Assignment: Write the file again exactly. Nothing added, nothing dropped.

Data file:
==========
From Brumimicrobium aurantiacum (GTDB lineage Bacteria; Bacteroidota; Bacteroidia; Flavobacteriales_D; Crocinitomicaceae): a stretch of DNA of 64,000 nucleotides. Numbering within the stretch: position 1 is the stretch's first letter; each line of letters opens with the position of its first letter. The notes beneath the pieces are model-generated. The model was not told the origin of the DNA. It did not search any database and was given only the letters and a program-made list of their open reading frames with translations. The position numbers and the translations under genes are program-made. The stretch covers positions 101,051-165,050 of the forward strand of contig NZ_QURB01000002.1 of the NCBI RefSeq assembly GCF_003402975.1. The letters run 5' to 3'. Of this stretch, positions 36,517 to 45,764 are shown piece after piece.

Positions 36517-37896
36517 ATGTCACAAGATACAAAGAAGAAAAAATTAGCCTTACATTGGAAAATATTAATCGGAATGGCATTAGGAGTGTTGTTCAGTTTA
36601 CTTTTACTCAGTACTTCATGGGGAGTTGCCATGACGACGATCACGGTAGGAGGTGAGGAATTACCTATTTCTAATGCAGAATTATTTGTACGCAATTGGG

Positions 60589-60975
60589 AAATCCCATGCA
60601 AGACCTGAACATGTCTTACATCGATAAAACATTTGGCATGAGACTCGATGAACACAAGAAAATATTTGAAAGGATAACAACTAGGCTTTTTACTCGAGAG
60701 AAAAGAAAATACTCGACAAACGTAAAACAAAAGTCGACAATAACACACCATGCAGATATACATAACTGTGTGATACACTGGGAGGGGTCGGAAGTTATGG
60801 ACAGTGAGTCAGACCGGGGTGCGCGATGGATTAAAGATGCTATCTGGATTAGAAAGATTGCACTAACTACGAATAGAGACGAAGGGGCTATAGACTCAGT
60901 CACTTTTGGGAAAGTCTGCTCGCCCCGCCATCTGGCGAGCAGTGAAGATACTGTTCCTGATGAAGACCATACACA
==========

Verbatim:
From Brumimicrobium aurantiacum (GTDB lineage Bacteria; Bacteroidota; Bacteroidia; Flavobacteriales_D; Crocinitomicaceae): a stretch of DNA of 64,000 nucleotides. Numbering within the stretch: position 1 is the stretch's first letter; each line of letters opens with the position of its first letter. The notes beneath the pieces are model-generated. The model was not told the origin of the DNA. It did not search any database and was given only the letters and a program-made list of their open reading frames with translations. The position numbers and the translations under genes are program-made. The stretch covers positions 101,051-165,050 of the forward strand of contig NZ_QURB01000002.1 of the NCBI RefSeq assembly GCF_003402975.1. The letters run 5' to 3'. Of this stretch, positions 36,517 to 45,764 are shown piece after piece.

Positions 36517-37896
36517 ATGTCACAAGATACAAAGAAGAAAAAATTAGCCTTACATTGGAAAATATTAATCGGAATGGCATTAGGAGTGTTGTTCAGTTTA
36601 CTTTTACTCAGTACTTCATGGGGAGTTGCCATGACGACGATCACGGTAGGAGGTGAGGAATTACCTATTTCTAATGCAGAATTATTTGTACGCAATTGGG

Positions 60589-60975
60589 AAATCCCATGCA
60601 AGACCTGAACATGTCTTACATCGATAAAACATTTGGCATGAGACTCGATGAACACAAGAAAATATTTGAAAGGATAACAACTAGGCTTTTTACTCGAGAG
60701 AAAAGAAAATACTCGACAAACGTAAAACAAAAGTCGACAATAACACACCATGCAGATATACATAACTGTGTGATACACTGGGAGGGGTCGGAAGTTATGG
60801 ACAGTGAGTCAGACCGGGGTGCGCGATGGATTAAAGATGCTATCTGGATTAGAAAGATTGCACTAACTACGAATAGAGACGAAGGGGCTATAGACTCAGT
60901 CACTTTTGGGAAAGTCTGCTCGCCCCGCCATCTGGCGAGCAGTGAAGATACTGTTCCTGATGAAGACCATACACA